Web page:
"Each one prays to God according to his own light" ~ Mahatma Gandhi

Festivals of India


Mahashivaratri is associated with Shiva - the Lord of Mount Kailas who is portrayed as the Destroyer in the Hindu trinity (trimurti) along with Brahma (the Creator) and Vishnu (the Preserver), writes Sudheer Birodhkar. In 2016, it was on 7th March. In 2017, it is on 24th February.

Shiva is also known as Nataraja or Nateswara (Lord of dance). Shiva is characterised by an angry temperament and we are told, he has a third eye on his forehead that emits fire if opened. The unfortunate Madana who dared disturb Shiva's meditation was reduced to ashes when Shiva opened his third eye, enraged by Madana's having disturbed his Tapasya (meditation).

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Shankara = Shankha Kara ?
We see that Shiva is clothed in animal skins, he carries a three pointed spear (trishul), is dark in complexion and wears snakes on his body. All these speak of a hunter's lifestvle. A conch (shankha) is blown to invoke Shiva, this is not so in the case of other Hindu deities. The conch is a rather primitive instrument used in tribal societies. There is a special relation between the conch (shankha) and Shiva as is evident from the similarity between the word Shankha and the word Shankara which is one of Shiva's many names. The word Shankara could have been derived from Shankha-kara which roughly means conch-blower (Shankha = conch, Kara = blower).

Shiva a Pre-Aryan Tribal Deity ?
Again the fine nuances observed in other Hindu deities especiallv Vishnu are missing in Shiva. Shiva is never shown wearing a dhoti (a loin-cloth draped around the waist) which is invariably worn by all other Gods. Nor does Shiva wear a Kaya-bandha (a metallic belt around the waist) as is worn by all other Gods. Shiva also has no jewellery that other Gods have. This along with his dark complexion suggests that Shiva originates in a pre-Aryan environment. His dark complexion and other characteristics, though explained away with the story of Samudra-manthan (the battle between Gods and demons) in which the Gods lose and as a result one of them has to drink Halaahala (poison). Shiva is chosen to do this and this results in his dark complexion. For this he is also called Neel-kantha (Blue-necked), the poison having turned his neck blue. Mythology says that to overcome the burning sensation caused by the poison, Shiva sports the cool snakes around his neck and has the Ganga river flow around his neck.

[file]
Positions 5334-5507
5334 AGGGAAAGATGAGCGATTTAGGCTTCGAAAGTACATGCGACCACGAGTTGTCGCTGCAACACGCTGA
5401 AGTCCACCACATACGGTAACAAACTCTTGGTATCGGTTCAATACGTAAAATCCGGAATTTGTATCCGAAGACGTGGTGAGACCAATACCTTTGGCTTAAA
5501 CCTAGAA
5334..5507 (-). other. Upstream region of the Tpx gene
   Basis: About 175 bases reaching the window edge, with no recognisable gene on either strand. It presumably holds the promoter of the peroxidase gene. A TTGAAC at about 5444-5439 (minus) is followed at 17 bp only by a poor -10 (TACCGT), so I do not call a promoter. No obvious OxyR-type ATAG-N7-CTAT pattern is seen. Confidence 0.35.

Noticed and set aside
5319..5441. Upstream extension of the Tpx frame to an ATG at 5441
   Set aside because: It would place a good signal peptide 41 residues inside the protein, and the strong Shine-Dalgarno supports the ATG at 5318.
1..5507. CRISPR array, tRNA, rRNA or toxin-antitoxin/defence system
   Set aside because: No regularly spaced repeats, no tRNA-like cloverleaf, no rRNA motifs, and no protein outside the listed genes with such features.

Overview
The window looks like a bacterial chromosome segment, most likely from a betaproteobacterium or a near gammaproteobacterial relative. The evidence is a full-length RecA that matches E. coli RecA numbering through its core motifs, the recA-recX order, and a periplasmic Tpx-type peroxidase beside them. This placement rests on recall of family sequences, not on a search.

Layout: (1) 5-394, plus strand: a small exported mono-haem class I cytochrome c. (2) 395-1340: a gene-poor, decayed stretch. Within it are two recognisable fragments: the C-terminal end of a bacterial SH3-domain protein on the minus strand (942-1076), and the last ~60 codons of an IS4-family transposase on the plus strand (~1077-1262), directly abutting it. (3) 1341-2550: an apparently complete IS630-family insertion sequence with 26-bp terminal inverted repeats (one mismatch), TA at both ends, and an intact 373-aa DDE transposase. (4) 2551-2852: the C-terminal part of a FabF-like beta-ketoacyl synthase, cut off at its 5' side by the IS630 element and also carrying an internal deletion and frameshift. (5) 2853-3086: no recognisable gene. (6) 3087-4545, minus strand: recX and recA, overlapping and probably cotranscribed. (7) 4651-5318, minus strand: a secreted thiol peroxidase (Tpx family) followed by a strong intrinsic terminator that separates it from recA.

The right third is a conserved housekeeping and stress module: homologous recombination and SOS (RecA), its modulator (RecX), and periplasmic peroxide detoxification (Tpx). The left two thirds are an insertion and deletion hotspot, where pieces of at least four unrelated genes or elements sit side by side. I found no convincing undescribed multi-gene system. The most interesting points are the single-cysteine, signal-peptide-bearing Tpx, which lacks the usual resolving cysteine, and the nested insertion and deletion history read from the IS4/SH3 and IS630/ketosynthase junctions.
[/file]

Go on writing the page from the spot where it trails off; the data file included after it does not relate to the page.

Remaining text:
Shiva and Worship of the Phallus
While talking of Shiva we cannot but mention the Linga (and Yoni) worship with which his name is associated. A hard look at the Linga and Yoni combination would suggest the close correspondence between the process of copulation. Linga correspondes to the male reproductive organ (the Phallus) and the Yoni to the female one (Vagina). The container of water (Kalasha) that is suspended above the Linga and from which water drips over the Linga also corresponds to the idea of intercourse. Looking at it this way Linga worship in effect means worship of the reproduction function. This function would have been understood partially in tribal societies in the early stages of human social and psychological evolution and this incomplete understanding of something that had a sensual as well as emotive relevance, at which early humans marvelled, found it's expression in it's deification. But how the Linga came to be associated with the personified Shiva remains a mystery.

Thus the festival of Mahashivaratri is dedicated to a deity whose origins are lost in the hoary past. But the practices that are associated with Mahashivaratri are eloquent in themselves. Apart from the fast observed on that day and the special prayers that are offered to the Lord of Kailas - the destroyer - the essential ritual is of fermenting bhang an intoxicating beverage. Only when devotees intoxicated with bhang dance themselves to a feverish pitch is Mahashivaratri considered to have been celebrated in it's true 'spirit'.

Shiva is a Prototype of a Hunter's Deity.
His apparel is made of animal skins and animal furs, his trident (trishul) essentially a hunter's weapon, the tiger skin on which he is seated, his strong taste for fermented drinks are all suggestive of the origin of Mahashivratri in a lifestyle of a hunter's society at a primitive stage of evolution. Lingering evidence of this is seen, directly or indirectly, in the method of celebrating the festival devoted to Shiva in whose memory we celebrate Mahashivaratri.

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Editor: Romola Butalia       (c) India Travelogue. All rights reserved.